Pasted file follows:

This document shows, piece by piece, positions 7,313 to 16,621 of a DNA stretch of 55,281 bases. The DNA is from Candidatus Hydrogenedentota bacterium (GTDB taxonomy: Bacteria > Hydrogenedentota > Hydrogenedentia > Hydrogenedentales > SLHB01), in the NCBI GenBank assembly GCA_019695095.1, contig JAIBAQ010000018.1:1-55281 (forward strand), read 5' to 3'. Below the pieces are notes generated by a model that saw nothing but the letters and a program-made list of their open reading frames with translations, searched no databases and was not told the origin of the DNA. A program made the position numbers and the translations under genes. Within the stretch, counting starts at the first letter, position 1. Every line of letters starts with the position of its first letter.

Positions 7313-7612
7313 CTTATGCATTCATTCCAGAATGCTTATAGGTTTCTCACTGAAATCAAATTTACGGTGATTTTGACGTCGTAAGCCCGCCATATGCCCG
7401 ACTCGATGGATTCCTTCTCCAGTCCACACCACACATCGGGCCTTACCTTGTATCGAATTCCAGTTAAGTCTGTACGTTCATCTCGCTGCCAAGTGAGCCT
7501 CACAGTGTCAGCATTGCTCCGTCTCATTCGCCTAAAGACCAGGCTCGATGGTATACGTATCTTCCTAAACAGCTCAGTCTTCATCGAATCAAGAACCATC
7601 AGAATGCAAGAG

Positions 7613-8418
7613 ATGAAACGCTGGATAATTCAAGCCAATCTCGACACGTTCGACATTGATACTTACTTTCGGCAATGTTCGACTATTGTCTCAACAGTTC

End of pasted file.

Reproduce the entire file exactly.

This document shows, piece by piece, positions 7,313 to 16,621 of a DNA stretch of 55,281 bases. The DNA is from Candidatus Hydrogenedentota bacterium (GTDB taxonomy: Bacteria > Hydrogenedentota > Hydrogenedentia > Hydrogenedentales > SLHB01), in the NCBI GenBank assembly GCA_019695095.1, contig JAIBAQ010000018.1:1-55281 (forward strand), read 5' to 3'. Below the pieces are notes generated by a model that saw nothing but the letters and a program-made list of their open reading frames with translations, searched no databases and was not told the origin of the DNA. A program made the position numbers and the translations under genes. Within the stretch, counting starts at the first letter, position 1. Every line of letters starts with the position of its first letter.

Positions 7313-7612
7313 CTTATGCATTCATTCCAGAATGCTTATAGGTTTCTCACTGAAATCAAATTTACGGTGATTTTGACGTCGTAAGCCCGCCATATGCCCG
7401 ACTCGATGGATTCCTTCTCCAGTCCACACCACACATCGGGCCTTACCTTGTATCGAATTCCAGTTAAGTCTGTACGTTCATCTCGCTGCCAAGTGAGCCT
7501 CACAGTGTCAGCATTGCTCCGTCTCATTCGCCTAAAGACCAGGCTCGATGGTATACGTATCTTCCTAAACAGCTCAGTCTTCATCGAATCAAGAACCATC
7601 AGAATGCAAGAG

Positions 7613-8418
7613 ATGAAACGCTGGATAATTCAAGCCAATCTCGACACGTTCGACATTGATACTTACTTTCGGCAATGTTCGACTATTGTCTCAACAGTTC